– Clubs can partner to apply for district grants. Their collective giving history will be considered and the lead club should have completed training.

– At least 1 club member must have completed district grant training 2024 (required annually). Clubs recorded as having completed training (based on sign-in) appears at the end of email.

– ALL clubs are eligible to apply for district grant(s) IF: they are in good standing with Rotary International, have at least 1 member complete district grant training, sign & upload RI MOU (Memorandum of Understanding / Agreement), and abide by Rotary International “Terms & Conditions” for district grants. These documents and resources are found under Grants Overview or District Files – Secure Files – District Grants.

– Clubs who reach $100+ per-member average per-capita giving in 2023-24 (as of June 30) to The Rotary Foundation (TRF) Annual SHARE Fund receive priority consideration for district grants. Clubs who do not meet this level can still apply for grants, understanding funds are limited. Please work with your club treasurer so all club & member contributions are submitted in time to be counted during the appropriate Rotary year.*

– Eligible clubs with eligible projects may receive 25% of their Rotary Foundation (TRF) Annual SHARE Fund giving* from 3 years prior (2021-22). This is a general starting guideline for grant awards. Some clubs apply for more than 25% if they have an exceptional or special project or if requests are less than available funds (note that in most years, grant requests exceed available funding). Go to “Club Fundraising Analysis” to find your club’s recent giving history for this purpose.  

Find your Club Fundraising Analysis at (requires sign-in) – Rotary Foundation – Contributions & Recognitions – Club Giving (click on view reports) – Club Fundraising Analysis. On my phone, I reached it under the “Membership & Foundation Reports” box on left hand side of my personal page.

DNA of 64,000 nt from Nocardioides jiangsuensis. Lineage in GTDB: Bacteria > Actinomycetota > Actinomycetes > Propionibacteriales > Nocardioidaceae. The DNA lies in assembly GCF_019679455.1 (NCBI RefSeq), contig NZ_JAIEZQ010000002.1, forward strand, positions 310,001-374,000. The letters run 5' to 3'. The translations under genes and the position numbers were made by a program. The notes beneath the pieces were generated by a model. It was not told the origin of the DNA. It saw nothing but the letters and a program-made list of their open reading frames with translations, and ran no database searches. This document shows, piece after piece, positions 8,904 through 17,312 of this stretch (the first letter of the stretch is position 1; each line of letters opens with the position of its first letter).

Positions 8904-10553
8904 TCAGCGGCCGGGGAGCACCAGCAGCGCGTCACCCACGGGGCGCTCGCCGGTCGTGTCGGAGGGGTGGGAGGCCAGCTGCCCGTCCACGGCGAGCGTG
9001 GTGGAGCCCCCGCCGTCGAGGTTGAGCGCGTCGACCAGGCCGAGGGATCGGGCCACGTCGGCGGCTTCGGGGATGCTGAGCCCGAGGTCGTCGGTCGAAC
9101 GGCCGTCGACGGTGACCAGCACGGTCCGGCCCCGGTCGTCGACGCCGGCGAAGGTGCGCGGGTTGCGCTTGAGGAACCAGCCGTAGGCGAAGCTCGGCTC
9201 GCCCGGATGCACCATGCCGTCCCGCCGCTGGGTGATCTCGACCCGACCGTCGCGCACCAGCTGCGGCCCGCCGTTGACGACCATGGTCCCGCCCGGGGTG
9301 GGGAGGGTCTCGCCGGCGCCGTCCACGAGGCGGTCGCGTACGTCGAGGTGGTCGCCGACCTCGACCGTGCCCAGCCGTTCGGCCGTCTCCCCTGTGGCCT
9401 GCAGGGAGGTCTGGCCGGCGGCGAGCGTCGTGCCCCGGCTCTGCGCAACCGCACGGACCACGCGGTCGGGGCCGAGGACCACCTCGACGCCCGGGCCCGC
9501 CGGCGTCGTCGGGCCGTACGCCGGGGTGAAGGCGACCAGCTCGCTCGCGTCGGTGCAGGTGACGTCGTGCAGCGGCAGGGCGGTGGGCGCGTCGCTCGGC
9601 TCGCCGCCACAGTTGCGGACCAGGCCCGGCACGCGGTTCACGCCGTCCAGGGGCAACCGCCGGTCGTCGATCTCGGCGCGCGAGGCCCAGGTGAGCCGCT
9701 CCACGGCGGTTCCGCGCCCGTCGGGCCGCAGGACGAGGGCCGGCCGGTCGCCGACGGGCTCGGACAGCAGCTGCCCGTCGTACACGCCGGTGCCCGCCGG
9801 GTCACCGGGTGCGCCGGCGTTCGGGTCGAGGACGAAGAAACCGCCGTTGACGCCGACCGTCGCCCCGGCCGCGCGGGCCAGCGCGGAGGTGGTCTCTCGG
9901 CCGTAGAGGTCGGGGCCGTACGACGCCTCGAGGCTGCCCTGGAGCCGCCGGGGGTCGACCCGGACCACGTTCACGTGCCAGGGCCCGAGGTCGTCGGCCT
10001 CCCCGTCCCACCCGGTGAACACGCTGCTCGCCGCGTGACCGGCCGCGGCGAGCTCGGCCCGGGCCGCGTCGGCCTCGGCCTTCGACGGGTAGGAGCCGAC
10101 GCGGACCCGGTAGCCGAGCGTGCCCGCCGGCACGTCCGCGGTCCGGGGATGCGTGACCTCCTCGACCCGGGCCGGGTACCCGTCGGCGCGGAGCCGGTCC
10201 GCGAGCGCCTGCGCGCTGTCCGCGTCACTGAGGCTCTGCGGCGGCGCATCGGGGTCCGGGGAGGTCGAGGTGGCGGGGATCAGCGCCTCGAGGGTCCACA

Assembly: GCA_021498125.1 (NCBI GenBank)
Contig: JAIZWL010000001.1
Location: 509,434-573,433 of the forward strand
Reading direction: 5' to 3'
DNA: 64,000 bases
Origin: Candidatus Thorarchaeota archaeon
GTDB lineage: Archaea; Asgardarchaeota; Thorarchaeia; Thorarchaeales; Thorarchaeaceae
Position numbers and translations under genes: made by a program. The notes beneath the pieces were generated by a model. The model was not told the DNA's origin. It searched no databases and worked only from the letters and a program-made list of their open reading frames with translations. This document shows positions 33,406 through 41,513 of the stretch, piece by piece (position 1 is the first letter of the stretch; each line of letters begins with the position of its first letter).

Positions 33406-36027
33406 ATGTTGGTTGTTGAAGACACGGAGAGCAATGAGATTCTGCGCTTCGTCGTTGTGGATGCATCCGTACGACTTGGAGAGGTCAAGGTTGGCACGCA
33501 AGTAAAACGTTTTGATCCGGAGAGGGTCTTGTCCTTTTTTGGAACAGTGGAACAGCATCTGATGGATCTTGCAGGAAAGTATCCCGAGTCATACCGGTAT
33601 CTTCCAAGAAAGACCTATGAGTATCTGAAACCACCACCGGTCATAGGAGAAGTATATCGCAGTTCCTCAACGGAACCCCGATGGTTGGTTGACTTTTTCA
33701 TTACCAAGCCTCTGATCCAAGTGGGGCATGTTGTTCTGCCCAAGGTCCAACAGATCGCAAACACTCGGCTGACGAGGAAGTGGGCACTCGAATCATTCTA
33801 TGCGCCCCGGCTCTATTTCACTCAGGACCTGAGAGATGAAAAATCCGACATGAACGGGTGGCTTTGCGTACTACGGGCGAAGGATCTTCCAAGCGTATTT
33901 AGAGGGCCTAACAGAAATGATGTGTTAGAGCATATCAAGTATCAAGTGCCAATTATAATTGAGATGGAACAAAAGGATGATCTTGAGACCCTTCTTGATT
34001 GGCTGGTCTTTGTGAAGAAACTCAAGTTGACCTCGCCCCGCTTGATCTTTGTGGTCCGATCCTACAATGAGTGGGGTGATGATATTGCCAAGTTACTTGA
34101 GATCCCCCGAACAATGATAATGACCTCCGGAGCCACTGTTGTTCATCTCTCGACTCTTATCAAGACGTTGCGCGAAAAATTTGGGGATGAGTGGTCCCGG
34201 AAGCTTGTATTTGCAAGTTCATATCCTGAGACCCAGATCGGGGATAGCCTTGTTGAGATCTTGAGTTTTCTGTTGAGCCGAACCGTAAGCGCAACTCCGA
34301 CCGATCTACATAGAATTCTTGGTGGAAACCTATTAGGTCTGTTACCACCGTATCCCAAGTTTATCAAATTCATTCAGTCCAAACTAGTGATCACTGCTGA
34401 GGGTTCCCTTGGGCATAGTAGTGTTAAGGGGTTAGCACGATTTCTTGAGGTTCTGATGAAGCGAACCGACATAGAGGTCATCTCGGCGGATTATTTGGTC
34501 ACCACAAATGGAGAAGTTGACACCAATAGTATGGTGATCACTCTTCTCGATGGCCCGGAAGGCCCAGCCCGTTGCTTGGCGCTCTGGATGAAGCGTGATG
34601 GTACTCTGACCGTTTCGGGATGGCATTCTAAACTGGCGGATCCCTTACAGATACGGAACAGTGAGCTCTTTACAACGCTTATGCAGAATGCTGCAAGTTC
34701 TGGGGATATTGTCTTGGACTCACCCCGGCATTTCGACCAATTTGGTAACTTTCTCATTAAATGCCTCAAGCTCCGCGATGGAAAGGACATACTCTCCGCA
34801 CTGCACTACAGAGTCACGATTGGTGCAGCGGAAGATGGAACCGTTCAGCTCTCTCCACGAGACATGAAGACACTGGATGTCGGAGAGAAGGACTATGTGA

* For some clubs, contributions to TRF Annual / SHARE Fund as shown in the Club Fundraising Analysis (CFA) may vary from the club’s SHARE Contribution Report. In these cases, we will use Club Fundraising Analysis as a basis for grant decisions.

Thank you for your service to your club, communities, and the world as you “Create Hope in the World” and share the “Magic of Rotary”.

Sharon Heinrich
D7680 District Grants Subcommittee Chair
Member, Rotary Club of Gastonia
Personal email
Personal cell phone (704) 860-7736

Zone 33 RPIC Billi Black and I are thrilled to extend heartfelt congratulations to all the clubs who earned the Zone 33/34 Public Image Citation this year! Your dedication to showcasing the incredible work of Rotary has not gone unnoticed. Click here to view a list of Rotary and Rotaract clubs that earned the award. These clubs can download their certificate here.

The Public Image Citation is evolving! Moving forward, it will be known as the Excellence in Public Image Coordination (EPIC) Award. This name reflects the ongoing commitment and coordination required for successful public image efforts.

Get Started on the EPIC Award Journey!

The first three monthly tasks for the EPIC Award are now open so your club public image team can get a jumpstart on preparing for a successful 2024-25 Rotary year. Visit to find detailed information on all of the monthly tasks along with resources to help your club succeed.

New to public image? Click here for a toolkit to help get you started.

If you have any questions, please don’t hesitate to reach out to the Zones 33/34 Public Image Team.

Congratulations again to all the award winners!

Susan Courter
2023-26 Zone 34 Public Image Coordinator
Rotary International

June 18: #GoRotary! Baseball Game

June 29: District Leadership Installation

To submit articles to the District Newsletter, please send to Jenny Kendrick at by the last Thursday of the month.